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MJ Wixsom: Waiting until last minute is not good for animals

I’m getting a late start to my article writing this Saturday afternoon because we had an emergency come in after we closed.

While some of us finished up the end-of-the-day procedures, four staff members and I stayed and worked with the emergency patient for almost two hours.

We worked quickly and efficiently and were able to help the patient, but I’m not sure the people were happy when they left. I think they might have spent more than they wanted. While I am quite sure that we were incredibly fair in the charges, I’m sure this happens more than anyone would like.

Today, I would like to explain some of the ways you can spend extra money at the vet. (I think Andy says “we can’t be doing that.”)

The first way and perhaps the best way to make things cost more is to wait.

Today’s emergency was a 55-gram lizard that was pregnant. She had not been moving and was a dark color for four or five days. Seeing them on Tuesday, Wednesday, Thursday or Friday would have save $50.

Because they didn’t call until 20 minutes before we closed and lived 45 minutes away, we added an additional $75 emergency fee.

While that might seem steep, remember that five people stayed for two hours to go over husbandry, communicate, take radiographs, recommend treatments and revise treatments to fit within the owner’s constraints. While normally some of those people would have been doing other things while we were getting answers, remember we were already closed at the end of a long, COVID-19 hard week.

Normally, we would have sent this family to the ER, but they are not really seeing lizards.

The ER is probably the second-best way to spend extra money with your vet. I usually volunteer at the ER one weekend shift a month. I do not do anything with the estimates and charges there, but I notice things cost more than I’m used to.

Drugs cost more. Procedures cost more. Seems everything there costs more. And it should.

It costs a lot more to get staff to work all night and weekends than during the day. The doctor that I relieved on a recent Sunday morning was totally wiped after an all-nighter of multiple surgeries. Honestly, you cannot pay me enough anymore to be up all night and then try to work during the day.

Waiting almost always makes conditions worse. That spot on the back leg, we might clip it up and clean it with a wellness plan or annual for free. Wait until we have to do local anesthesia, drains and pain meds and it will cost more.

A dog bite may be a clip and clean with topical treatment. Bite wound abscesses may require surgery and intensive care.

You need to know when it is an emergency and when it is not. It is amazing what can be done at the ER to help pets, but there are also limits.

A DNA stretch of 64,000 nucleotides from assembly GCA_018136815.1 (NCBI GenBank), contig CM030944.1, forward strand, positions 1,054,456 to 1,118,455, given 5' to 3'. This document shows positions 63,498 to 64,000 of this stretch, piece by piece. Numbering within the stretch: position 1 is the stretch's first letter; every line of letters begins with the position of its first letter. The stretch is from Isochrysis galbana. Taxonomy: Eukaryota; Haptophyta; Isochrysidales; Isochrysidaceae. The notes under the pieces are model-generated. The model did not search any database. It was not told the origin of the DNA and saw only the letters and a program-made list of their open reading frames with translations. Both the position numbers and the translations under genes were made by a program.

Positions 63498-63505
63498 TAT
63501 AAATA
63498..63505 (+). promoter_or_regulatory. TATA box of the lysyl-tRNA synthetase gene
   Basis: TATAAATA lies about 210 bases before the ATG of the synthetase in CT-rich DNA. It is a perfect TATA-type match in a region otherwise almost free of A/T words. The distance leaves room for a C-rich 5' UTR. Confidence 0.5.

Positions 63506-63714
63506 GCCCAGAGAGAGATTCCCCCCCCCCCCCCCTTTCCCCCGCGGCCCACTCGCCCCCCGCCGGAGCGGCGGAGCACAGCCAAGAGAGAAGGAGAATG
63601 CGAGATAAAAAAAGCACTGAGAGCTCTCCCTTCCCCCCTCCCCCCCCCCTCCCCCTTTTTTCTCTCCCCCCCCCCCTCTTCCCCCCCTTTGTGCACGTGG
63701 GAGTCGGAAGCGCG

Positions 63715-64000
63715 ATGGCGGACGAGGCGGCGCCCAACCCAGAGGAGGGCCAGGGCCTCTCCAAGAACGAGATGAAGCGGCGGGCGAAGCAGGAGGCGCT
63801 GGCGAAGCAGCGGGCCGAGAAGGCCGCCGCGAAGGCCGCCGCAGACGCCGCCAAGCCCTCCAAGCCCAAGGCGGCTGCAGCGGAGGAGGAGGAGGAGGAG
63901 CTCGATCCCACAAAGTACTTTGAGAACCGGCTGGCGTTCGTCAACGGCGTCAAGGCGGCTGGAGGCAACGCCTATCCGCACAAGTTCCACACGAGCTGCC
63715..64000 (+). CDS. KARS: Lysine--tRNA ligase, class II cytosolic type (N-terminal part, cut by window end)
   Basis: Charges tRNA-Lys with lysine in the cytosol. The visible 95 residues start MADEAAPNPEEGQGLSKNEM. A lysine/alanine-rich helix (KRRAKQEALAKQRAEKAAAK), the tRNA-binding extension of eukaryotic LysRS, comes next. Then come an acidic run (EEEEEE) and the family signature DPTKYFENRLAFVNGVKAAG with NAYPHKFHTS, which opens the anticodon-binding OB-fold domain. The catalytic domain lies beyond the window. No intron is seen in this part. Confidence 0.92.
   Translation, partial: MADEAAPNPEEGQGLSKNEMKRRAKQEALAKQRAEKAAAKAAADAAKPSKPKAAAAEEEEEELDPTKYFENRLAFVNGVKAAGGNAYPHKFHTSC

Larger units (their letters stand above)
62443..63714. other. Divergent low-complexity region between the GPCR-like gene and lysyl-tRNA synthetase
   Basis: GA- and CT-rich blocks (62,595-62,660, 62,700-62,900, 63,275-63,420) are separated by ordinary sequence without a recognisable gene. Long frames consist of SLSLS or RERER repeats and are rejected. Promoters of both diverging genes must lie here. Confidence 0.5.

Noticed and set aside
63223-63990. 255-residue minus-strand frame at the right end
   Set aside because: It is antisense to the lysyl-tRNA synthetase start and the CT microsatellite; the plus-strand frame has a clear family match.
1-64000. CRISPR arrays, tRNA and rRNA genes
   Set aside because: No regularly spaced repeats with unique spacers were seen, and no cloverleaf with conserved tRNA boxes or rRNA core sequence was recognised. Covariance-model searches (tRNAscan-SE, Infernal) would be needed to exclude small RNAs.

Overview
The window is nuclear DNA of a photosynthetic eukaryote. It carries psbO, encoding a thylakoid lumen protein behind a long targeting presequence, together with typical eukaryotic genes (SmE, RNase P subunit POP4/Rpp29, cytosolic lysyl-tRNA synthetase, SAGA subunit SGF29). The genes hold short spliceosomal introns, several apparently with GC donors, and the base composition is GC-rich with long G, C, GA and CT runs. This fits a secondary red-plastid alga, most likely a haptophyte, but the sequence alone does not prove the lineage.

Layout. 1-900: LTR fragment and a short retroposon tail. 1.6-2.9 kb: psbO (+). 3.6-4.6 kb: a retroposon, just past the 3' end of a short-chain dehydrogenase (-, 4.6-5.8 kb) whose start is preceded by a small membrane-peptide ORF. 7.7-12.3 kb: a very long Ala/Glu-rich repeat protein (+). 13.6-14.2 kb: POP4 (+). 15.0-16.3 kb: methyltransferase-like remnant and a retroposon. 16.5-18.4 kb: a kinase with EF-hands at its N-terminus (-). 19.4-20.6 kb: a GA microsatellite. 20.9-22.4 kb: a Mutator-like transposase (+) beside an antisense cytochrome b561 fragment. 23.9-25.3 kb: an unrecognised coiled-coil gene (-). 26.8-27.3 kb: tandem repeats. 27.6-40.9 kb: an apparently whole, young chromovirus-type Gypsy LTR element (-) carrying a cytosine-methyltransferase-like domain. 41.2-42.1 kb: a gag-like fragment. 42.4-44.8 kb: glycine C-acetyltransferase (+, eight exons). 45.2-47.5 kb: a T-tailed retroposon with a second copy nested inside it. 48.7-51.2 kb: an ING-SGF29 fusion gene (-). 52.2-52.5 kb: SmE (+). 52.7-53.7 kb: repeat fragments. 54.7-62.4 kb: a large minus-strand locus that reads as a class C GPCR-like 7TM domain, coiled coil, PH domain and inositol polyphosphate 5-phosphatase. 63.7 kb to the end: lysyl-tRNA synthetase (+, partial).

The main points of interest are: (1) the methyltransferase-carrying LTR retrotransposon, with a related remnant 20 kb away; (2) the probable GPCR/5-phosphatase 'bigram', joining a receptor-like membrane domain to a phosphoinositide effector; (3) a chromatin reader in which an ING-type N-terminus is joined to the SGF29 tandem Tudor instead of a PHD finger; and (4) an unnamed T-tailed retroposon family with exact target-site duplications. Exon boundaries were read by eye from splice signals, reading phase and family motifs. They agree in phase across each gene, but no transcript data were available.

The yellow lab with an eight-month history of vomiting did not get a barium study (a six-hour test) on this Saturday. We are open weekends are made for people who work all week and evenings, not for things to wait until Saturday.

A great way to spend more is to not vaccinate your pet as your vet recommends.

Over half of our cases of parvovirus have a history of an over-the-counter vaccine. Almost all of the rest will not have been vaccinated at all.
Leptospirosis can cause a fatal kidney disease treated with three plus weeks of IV fluids and antibiotics and intensive care. Lyme disease can lead to years of NSAIDS.

Speaking of NSAIDS and chronic medications, it is best to get them filled at your veterinarian unless your veterinarian recommends otherwise. When you have a refill at your vet, they can keep track of your medications and your history. Most vets are not looking for a mansion, but they do have to pay expenses and salaries. You might spend a little more on heartworm prevention, but then the exam fees and diagnostics don’t have to absorb as much of the veterinary hospital expenses.

Either way the vet has the same bills to pay, so you might save a few dollars online, but you will pay more for something else.

Finally, don’t listen to your vet. Don’t get your dog fixed, but prepare to pay six times the spay cost for a C-section or a pyometria surgery.

Read on the internet and decide to spay them later and then have to pay for cancer surgery or chemotherapy.

Don’t listen about puppy bad behavior not being cute and prepare to pay for a trainer.

Don’t listen that early dental care prevents expensive dental care, heart and kidney disease and pain.

Don’t listen to our information that grain-free diets have been associated with cardiomyopathies and death, because to be honest, we make more on a cardiac workup than an entire month of the clinic’s food profit.

I don’t know how veterinary medicine attracts the folks that genuinely care about animals and people more than they often do themselves, but almost all vets just want to help you help your pet.

Yes, we realize we have to be paid, but, I for one, truly appreciate that you trust me enough to let my help you and spend my life caring for your pets. Yes, quality vet care can add up, but there are ways to avoid extra costs.

MJ Wixsom, DVM MS is a best-selling Amazon author who practices at Guardian Animal Medical Center in Flatwoods, Ky. GuardianAnimal.com 606-928-6566